It’s essentially about doing away with the notion of “honor thy mother and thy father” and forgiveness as a means to heal. In my interpretation, this book is about acknowledging the trauma most of us went through in childhood and how we are under no obligation to love and honor our parents, especially if they abused us. We are completely within our rights to hold our parents accountable for their actions and make healthier choices for establishing a genuine relationship with them.
What struck me most about this work was that Dr. Miller says that many of us have a relationship with our parents that is built on our perception of our parents as they were in our childhood. Instead, we need to acknowledge that they are not the parents of our childhood, and we cannot expect them to give us the things that they did not give us in childhood in our current lives. We must acknowledge their shortcomings and instead find comfort in our ability as adults to give ourselves what they denied us. Only then can we have a healthy relationship with our parents, or disconnect with them if that’s what’s best for us.
This work was so liberating and gave me permission to feel all the negative feelings I’ve had towards my parents, to acknowledge their shortcomings, realize that I cannot expect them to validate me now or give me what I was denied in childhood, and in many ways, was unconsciously still seeking from them as a 30-year-old adult. I have the power to do that myself now, and in this way, I found I was able to have a better understanding of my parents and a more honest view of my relationship with them today.
The Life-Changing Magic of Tidying Up
This might seem like a frivolous book to put on here, but I really enjoyed reading about how Marie Kondo views our homes and the objects we surround ourselves with as having a profound influence on our state of happiness and well-being.
Her views encouraged me to see the things I choose to have in my home as allies on my journey instead of just decorative pieces. It also liberated me from keeping gifts that I did not truly love, and to not feel guilty about getting rid of things that did not bring me joy.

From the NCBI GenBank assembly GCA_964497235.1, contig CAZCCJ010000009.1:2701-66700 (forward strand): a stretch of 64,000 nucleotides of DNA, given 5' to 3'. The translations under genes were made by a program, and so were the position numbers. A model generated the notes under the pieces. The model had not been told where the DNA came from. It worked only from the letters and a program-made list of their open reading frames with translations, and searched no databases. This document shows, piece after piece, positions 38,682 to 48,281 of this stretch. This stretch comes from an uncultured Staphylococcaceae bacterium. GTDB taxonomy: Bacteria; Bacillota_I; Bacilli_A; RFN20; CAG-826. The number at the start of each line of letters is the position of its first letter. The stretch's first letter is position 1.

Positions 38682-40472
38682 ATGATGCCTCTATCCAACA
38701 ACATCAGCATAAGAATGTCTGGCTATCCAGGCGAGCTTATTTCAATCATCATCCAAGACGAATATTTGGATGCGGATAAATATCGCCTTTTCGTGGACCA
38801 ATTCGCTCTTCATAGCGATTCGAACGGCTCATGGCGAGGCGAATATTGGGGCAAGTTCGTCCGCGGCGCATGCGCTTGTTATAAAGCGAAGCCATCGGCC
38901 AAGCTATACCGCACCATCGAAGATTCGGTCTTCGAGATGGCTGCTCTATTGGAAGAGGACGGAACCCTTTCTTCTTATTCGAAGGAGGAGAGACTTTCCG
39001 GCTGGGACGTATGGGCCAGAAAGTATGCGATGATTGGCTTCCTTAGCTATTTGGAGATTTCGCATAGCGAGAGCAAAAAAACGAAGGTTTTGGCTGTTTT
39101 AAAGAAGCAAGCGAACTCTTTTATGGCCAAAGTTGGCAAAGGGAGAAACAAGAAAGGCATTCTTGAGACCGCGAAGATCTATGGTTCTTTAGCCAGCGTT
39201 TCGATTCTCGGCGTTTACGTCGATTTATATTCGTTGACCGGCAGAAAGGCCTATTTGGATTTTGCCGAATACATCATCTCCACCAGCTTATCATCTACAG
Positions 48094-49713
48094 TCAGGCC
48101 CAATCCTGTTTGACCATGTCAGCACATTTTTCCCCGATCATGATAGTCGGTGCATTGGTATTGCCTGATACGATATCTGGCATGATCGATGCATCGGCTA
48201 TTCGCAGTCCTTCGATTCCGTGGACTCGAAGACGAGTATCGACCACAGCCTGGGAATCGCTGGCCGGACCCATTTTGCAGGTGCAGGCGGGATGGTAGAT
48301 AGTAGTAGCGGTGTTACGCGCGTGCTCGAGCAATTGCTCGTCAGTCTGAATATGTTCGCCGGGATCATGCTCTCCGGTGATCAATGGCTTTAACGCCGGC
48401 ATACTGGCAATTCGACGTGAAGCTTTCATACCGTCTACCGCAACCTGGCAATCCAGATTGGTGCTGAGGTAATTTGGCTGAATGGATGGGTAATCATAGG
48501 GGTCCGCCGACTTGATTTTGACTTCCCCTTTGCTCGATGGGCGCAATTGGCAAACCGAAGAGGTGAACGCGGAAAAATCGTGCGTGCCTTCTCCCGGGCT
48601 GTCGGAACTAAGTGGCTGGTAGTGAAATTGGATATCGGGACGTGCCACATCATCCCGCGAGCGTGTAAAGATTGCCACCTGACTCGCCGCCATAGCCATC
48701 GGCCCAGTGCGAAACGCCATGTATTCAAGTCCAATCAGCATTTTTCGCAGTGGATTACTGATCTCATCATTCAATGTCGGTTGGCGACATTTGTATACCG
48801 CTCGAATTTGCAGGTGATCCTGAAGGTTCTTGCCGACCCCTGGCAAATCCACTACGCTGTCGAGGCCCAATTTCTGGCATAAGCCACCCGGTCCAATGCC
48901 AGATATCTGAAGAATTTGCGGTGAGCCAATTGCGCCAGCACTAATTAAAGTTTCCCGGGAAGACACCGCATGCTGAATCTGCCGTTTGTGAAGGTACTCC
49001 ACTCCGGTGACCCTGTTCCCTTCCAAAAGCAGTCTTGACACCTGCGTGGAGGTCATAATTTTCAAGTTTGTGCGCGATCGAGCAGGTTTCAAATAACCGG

I also read Spark Joy, the sequel to The Life-Changing Magic of Tidying Up, although I didn’t find it as helpful (it mainly goes into more specifics about tidying). I enjoyed reading both books and loved Marie Kondo’s insight and philosophy about tidying. For anyone that feels burdened by their stuff, can’t get organized, or isn’t sure what they should keep, these books are for you!
A Year Without a Name
Cyrus Grace Dunham
I was really excited to read this book after learning that Cyrus got top surgery—an elective double mastectomy with nipple grafts—which is a procedure I’ve wanted for over a decade (I finally got it, but I didn’t get nipple grafts—you can read the story here!).
I initially wanted to read this book because I thought it would validate my feelings about my breasts, which it did, but I also found Cyrus’ journey in discovering his gender so incredible and meaningful.
I thought the book wouldn’t seem as “good” because I’m a fan of Cyrus’ sister Lena Dunham, who is also a writer, and I thought it would be hard not to compare Cyrus to Lena. However, I found that Cyrus innately had his own voice, and I didn’t think about Lena at all when reading the book (except when she was brought up in the story).
For anyone who wants to read about what it’s like to question your gender, your identity, your very self, this book is an incredible read. Cyrus’ journey also influenced my years-long process of coming to the decision to finally get my breasts removed, for which I am grateful.
Adult Children of Emotionally Immature Parents
Lindsay C. Gibson
THIS BOOK! Everything in this book made so much sense. If you were raised by emotionally immature parents (clue: most of us were), this book is so validating.
It was also hard to read because it was hard for me to finally realize, at the age of 30, that I will never have the relationship with my parents that I would want to have in a perfect world. Why? Because my parents aren’t emotionally mature enough to have that relationship with me, and that sucks.
While it was liberating to realize through reading this book that I’m an adult and I can give myself the validation, support, and caring that my parents couldn’t give me when I was a child and don’t give me now, it’s also super sad to realize that your parents are trapped by their pasts and the emotionally immaturity that their parents passed on to them.
At the same time, the book pointed out that by accepting our parents’ limitations, we open the door for potentially having a more authentic relationship with them now, although the author notes that this may not happen and so we shouldn’t hope too much, but it is possible by meeting our parents where they are at.
The Dark Side of the Light Chasers
So I have some criticisms about this book, but overall, I thought it was a great read and left me with a really positive outlook on things. Debbie talks about accepting all parts of ourselves, the horrible things as well as the positive things, as an agent for genuine healing and transformation.
I loved so many of the concepts and exercises she presented in this work. For anyone who is stuck, struggling to change, or having a hard time viewing themselves with compassion, this book is for you!
What Am I Reading Now?
I read some fiction after reading all these intense books. One of my absolute favorite books is Jonathan Strange & Mr. Norrell by Susanna Clarke, so I read that (I’ve been reading it probably annually since I was 16). Do you love reading books you’ve already read a million times?? Or, just me?
If you’ve had any insanely eye-opening and transformative books you’ve read, I wanna know! Let me know in the comments below or email me at firstname.lastname@example.org!